A life-size bronze statue of Amy Winehouse was unveiled in the North London neighborhood of Camden on Sunday. The Guardian reports that hundreds of fans from all over the world attended the unveiling, which took place on the date that would have been the late singer's 31st birthday.
The statue, created by sculptor Scott Eaton, depicts Winehouse wearing a star of David necklace and a live red rose in her signature beehive hair-do. Eaton told the BBC that the statue was meant to capture her "attitude and strength, but also give subtle hints of insecurity."
"The hand on the hip, the turn of the head, the grabbing of the skirt, the turned in foot - these are all small elements that contribute to the personality of the piece," he said.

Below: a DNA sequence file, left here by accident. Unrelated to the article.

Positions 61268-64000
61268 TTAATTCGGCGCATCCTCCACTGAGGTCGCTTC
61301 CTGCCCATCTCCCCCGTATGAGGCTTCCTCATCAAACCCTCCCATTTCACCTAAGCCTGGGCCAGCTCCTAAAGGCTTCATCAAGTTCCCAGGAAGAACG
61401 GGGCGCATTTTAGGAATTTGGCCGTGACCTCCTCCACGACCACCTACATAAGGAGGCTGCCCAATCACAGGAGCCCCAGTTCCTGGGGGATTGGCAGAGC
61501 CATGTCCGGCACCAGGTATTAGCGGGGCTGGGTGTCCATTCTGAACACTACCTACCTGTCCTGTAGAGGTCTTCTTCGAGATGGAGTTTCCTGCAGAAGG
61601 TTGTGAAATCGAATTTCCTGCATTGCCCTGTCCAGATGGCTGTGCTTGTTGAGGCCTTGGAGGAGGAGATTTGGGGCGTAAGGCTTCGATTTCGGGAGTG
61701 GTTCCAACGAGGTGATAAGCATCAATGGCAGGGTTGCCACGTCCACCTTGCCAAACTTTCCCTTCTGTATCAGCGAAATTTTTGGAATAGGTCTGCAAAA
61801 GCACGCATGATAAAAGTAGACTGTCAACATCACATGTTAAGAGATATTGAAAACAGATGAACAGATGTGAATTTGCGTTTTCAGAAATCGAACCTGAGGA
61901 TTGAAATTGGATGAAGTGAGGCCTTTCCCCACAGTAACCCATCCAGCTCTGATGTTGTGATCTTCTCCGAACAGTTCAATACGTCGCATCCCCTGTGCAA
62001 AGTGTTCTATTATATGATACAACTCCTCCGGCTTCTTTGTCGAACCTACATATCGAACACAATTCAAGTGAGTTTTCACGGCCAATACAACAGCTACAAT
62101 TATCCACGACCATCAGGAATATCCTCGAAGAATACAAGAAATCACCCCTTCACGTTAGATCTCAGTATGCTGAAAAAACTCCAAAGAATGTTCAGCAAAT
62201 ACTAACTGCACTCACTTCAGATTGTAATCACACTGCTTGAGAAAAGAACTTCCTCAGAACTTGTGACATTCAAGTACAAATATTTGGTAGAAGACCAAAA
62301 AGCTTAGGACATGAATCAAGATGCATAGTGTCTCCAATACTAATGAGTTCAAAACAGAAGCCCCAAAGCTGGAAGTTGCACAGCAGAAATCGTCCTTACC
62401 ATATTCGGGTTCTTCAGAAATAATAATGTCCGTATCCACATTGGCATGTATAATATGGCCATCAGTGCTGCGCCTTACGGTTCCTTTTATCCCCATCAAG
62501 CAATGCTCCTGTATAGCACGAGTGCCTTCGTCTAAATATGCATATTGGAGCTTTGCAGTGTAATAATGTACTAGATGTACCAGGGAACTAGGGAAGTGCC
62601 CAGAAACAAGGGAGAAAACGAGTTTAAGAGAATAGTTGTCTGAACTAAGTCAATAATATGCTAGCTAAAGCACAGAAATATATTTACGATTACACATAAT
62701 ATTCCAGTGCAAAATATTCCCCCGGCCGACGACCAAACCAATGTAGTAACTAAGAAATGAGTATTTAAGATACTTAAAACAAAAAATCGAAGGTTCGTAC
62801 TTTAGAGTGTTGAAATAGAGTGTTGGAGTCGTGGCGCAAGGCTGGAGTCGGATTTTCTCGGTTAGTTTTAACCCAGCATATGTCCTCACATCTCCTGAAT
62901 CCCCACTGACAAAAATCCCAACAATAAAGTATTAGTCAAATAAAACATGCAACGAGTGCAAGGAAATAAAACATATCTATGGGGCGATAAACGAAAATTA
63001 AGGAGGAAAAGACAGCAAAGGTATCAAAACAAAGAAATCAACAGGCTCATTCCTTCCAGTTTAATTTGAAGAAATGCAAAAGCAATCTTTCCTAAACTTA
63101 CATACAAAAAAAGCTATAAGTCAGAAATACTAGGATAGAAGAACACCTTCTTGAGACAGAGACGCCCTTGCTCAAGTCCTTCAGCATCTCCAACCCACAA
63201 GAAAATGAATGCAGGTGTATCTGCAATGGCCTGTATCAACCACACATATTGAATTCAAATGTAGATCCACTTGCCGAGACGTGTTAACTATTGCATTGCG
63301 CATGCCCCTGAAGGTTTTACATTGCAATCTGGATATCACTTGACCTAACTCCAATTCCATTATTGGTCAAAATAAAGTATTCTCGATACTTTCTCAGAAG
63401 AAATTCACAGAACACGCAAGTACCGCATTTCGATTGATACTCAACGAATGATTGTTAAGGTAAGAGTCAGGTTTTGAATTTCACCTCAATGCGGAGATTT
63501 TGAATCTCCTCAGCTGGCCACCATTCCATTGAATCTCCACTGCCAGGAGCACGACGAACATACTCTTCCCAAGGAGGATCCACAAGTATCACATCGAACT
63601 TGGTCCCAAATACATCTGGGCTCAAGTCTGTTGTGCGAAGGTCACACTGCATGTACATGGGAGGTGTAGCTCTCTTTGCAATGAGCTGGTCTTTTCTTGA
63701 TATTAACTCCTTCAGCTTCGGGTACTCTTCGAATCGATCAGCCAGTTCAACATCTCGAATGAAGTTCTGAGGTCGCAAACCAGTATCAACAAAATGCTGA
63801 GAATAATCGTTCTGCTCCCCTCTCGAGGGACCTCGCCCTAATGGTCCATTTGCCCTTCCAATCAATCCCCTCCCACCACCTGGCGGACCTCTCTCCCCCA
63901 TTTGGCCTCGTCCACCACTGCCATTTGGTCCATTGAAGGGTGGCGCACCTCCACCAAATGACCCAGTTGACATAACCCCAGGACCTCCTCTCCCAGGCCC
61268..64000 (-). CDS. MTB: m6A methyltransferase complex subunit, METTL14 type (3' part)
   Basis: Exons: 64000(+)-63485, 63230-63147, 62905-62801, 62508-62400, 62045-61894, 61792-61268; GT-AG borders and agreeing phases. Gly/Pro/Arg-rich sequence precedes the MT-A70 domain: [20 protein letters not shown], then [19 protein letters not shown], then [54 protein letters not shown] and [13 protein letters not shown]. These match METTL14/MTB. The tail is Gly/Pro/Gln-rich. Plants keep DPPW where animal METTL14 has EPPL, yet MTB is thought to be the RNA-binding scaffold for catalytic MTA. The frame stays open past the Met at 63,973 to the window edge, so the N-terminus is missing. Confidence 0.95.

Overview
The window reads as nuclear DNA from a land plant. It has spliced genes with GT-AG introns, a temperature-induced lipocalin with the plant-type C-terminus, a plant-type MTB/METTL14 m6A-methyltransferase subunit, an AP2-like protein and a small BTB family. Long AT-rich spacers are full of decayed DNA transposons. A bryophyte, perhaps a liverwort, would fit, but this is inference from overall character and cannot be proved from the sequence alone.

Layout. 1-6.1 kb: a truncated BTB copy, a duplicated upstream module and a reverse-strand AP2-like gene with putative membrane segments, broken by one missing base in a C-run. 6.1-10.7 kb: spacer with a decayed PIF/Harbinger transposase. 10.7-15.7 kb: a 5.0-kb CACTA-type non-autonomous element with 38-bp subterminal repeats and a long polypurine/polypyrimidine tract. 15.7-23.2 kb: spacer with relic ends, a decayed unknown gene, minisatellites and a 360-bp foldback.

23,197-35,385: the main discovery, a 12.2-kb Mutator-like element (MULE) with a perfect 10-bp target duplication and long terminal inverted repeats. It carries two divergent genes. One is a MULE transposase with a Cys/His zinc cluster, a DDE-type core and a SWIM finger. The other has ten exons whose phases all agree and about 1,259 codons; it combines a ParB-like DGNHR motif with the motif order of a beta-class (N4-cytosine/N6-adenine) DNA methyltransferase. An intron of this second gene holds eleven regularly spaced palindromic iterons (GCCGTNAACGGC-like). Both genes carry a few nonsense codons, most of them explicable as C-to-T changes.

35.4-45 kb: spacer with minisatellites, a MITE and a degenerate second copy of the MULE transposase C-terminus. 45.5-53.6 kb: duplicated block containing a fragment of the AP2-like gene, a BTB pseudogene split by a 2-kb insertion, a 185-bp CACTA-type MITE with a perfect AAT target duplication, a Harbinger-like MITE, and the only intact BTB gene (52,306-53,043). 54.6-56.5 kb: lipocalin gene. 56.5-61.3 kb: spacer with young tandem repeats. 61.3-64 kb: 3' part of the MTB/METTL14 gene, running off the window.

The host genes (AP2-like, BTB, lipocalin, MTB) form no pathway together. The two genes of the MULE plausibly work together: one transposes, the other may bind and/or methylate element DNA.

The singer's father, Mitch Winehouse, had been involved in the design of the statue, and both of her parents attended the unveiling. "It's a day of incredibly mixed emotions," Mitch Winehouse told the Guardian. "They don't put statues up for people who are with us anymore so it reinforces the fact that physically she's gone but spiritually she'll never leave us. I feel sad, very, very sad.
"We shouldn't be here but we are, this is the reality and we've just got to make the most of it. So this statue is part of making the most of it. Getting people to come here, spend some time with Amy and put a flower in her hair and remember her in a very positive way. That for me is wonderful."
Winehouse died of alcohol poisoning in 2011 at the age of 27. Mitch Winehouse, who will be releasing his own second album on September 29th, started the Amy Winehouse Foundation in her memory to provide drug and alcohol support and education services for young people struggling with substance abuse.